Not many twelve year olds know the secret to making crisp fish and chips from scratch – even imitating the English by wrapping the entire thing in newsprint. Yeaman, though, remembers fondly making fish and chips for his parents when they came home late from work. “I love working with my hands- it’s always been a passion for me, I loved helping out in the kitchen. I think that’s really what started it for me and got me to where I am now. I don’t see it as a job, I see it as a passion and it’s enjoyable working with things that are constantly changing.”
Perhaps this is what sets a chef apart from the rest of us. Every gesture is precise, the result of years of practice. Yeaman displays these precise movements thoroughly enjoying his role as guide to his fellow cooks. “I like to lead by example. I have very high standards and I expect a lot out of my chefs. I love to mentor people, and watch them grow.”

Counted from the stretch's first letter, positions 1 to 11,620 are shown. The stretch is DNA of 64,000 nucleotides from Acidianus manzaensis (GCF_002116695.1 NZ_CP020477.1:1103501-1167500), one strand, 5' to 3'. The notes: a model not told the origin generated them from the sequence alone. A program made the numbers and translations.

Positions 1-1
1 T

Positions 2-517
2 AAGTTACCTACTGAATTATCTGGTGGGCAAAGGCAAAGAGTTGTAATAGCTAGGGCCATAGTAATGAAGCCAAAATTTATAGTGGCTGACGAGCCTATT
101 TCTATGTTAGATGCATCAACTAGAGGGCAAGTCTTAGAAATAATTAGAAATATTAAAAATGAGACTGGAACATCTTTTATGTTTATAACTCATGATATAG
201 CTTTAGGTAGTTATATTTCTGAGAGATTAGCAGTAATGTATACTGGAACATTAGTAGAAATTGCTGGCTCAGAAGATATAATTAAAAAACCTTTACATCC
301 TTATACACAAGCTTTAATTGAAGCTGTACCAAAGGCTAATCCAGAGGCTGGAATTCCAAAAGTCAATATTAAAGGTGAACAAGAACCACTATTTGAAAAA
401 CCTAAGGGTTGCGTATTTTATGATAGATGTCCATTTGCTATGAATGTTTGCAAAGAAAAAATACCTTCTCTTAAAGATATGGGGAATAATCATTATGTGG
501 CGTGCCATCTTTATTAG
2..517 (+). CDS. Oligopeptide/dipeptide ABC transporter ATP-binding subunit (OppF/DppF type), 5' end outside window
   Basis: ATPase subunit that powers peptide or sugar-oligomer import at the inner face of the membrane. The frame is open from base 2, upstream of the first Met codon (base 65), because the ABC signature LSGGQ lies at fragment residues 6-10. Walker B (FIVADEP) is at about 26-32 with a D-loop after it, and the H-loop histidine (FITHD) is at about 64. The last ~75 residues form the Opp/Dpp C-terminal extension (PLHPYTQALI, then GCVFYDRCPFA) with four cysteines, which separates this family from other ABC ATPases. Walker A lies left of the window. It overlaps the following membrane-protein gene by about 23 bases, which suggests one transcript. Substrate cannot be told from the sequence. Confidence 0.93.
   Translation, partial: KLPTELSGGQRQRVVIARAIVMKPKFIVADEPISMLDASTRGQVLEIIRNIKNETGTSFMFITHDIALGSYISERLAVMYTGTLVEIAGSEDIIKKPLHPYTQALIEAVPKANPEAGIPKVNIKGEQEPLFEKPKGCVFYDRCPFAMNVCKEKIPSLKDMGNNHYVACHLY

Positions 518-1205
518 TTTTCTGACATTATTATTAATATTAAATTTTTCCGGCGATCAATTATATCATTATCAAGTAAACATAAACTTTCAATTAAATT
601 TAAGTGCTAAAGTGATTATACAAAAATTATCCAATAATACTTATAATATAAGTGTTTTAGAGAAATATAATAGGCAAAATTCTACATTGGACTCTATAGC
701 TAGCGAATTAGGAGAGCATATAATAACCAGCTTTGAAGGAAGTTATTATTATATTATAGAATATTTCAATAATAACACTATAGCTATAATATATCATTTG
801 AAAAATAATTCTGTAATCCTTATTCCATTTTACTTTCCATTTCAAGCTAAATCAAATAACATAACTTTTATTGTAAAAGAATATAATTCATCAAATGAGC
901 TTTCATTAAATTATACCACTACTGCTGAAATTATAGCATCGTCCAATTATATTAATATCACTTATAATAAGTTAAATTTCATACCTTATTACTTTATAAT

Beginning his formal culinary career at George Brown College in Ontario, Yeaman quickly began work at Jump café (part of the Oliver-Bonnacini group) before being offered a five month stage at three-Michelin- star restaurant The Fat Duck, in Bray England. Since then he has worked at two Oliver-Bonnacini restaurants (two of Canada’s best: Canoe and Auberge du Pommier), under Rob Feeney at Relais and Chateaux’s Lumiere in Vancouver and later at The Jesmond Dene house in Newcastle, England. Ultimately Yeaman settled in Calgary taking the reins at Chef ’s Table.
As Yeaman points out, beaming, “we have a great team here. The small team that we have is quite talented. As a chef you never stop learning, I learn through my cooks every day, and they learn from me- you can even learn something from the dishwasher.”
This is an excerpt of an original article. For more about Theo Yeaman see the Fall 2008 issue of City Style and Living Magazine.